In English

  • Principality of Liechtenstein English Home Page. This site has quite a bit of general information about Liechtenstein in English, including its history, governmental structure and facts and figures. In particular, the “State” section of this site is useful. Also, the text of a few laws are available in pdf here. In addition, the Banking Act, the Due Diligence Act, and the Due Diligence Executive Order have been recently put up. This site is being updated daily. Make sure to use the search function on this site. It operates like an index to the site. Some parts of the site and many of the particular laws that are listed are not yet translated. In the course of preparing this guide, new translations were being regularly posted. This site seems to be telling the truth when it says the documents are in the process of translation.

  • FirstLink. General information about Liechtenstein in English. Most of this information is available through the www.liechtenstein.li site above. This site does have some biographical information about the members of the Parliament (Diet) and of the Government that has not been translated on the liechtenstein.li site.

  • Foreign Law Guide (subscription required). The Foreign Law Guide provides a useful overview of the development of Liechtenstein’s legal system. In addition, the guide provides specific cites to the official gazette for laws on particular subjects.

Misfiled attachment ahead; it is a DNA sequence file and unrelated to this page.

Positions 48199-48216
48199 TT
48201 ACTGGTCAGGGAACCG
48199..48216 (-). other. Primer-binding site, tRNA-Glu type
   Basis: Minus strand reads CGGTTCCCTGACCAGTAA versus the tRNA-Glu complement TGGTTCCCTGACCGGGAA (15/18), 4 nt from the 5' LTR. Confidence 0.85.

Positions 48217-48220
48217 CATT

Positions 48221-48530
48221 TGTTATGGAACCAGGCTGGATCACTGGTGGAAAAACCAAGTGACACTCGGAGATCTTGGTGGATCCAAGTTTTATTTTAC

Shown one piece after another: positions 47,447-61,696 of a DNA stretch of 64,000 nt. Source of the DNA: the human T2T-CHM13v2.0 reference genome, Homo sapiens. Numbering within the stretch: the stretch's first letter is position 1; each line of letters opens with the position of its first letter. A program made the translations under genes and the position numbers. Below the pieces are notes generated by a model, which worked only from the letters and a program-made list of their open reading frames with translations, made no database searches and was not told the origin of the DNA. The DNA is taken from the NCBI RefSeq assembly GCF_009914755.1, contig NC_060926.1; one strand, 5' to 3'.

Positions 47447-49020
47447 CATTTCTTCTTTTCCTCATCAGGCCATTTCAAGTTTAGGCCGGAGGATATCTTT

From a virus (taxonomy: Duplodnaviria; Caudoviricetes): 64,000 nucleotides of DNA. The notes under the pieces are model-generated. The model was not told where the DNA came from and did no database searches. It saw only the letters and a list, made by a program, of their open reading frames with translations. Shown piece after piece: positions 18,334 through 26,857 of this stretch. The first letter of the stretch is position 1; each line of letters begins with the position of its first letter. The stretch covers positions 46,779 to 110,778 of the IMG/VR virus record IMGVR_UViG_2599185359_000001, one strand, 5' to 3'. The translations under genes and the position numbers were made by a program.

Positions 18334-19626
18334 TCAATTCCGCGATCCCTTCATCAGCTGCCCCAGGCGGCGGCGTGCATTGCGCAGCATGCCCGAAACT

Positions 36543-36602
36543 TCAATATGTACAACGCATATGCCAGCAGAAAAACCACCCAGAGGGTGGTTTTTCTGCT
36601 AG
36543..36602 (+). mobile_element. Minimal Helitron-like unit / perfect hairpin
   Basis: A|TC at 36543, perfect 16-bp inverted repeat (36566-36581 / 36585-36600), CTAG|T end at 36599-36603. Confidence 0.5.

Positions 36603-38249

• LLRX has a section in its guide to Microstates on Liechtenstein. The coverage is limited and at the time of this writing, not as up-to-date as this page, but there is still good information.

  • The Law Library of Congress has some good information at http://www.loc.gov/law/guide/liechtenstein.html. Some links are out of date.

  • Liechtenstein’s Press and Information Office has some documents, including a few laws, in English.

In German

Note: I do not speak German, so these sources have not been evaluated to see whether they are what they appear to be.

  • http://www.gesetze.li/. “The wording of Liechtenstein laws.” This appears to be a searchable database of legislation.

  • Another online compilation of statutes in German can be found at http://www.recht.li/. For this database, you can get an approximation of what the laws say in English by using the following link. Note: this link uses Google‘s automatic translation software. See below on how to use this for other pages.

  • Liechtenstein Home Page in German. The official Liechtenstein page has quite a bit of information in German that has not been translated to English.

  • Landesarchiv.li This site seems to have a lot of information. Unfortunately, all of the menus and buttons are in a form that cannot be translated by the google translation engine (see below); however, if you speak German, that would not be a problem.

In Translated German

For content that is in German, you can get an approximation of what it says by searching google for the URL you want to translate. In most cases where I have tried this, google gives a “Translate this Page” link. Do not rely on the automatic translation to convey subtleties or as an official translation. You can get a general feel for what the laws are about, however.

Posted in: Features, International Legal Research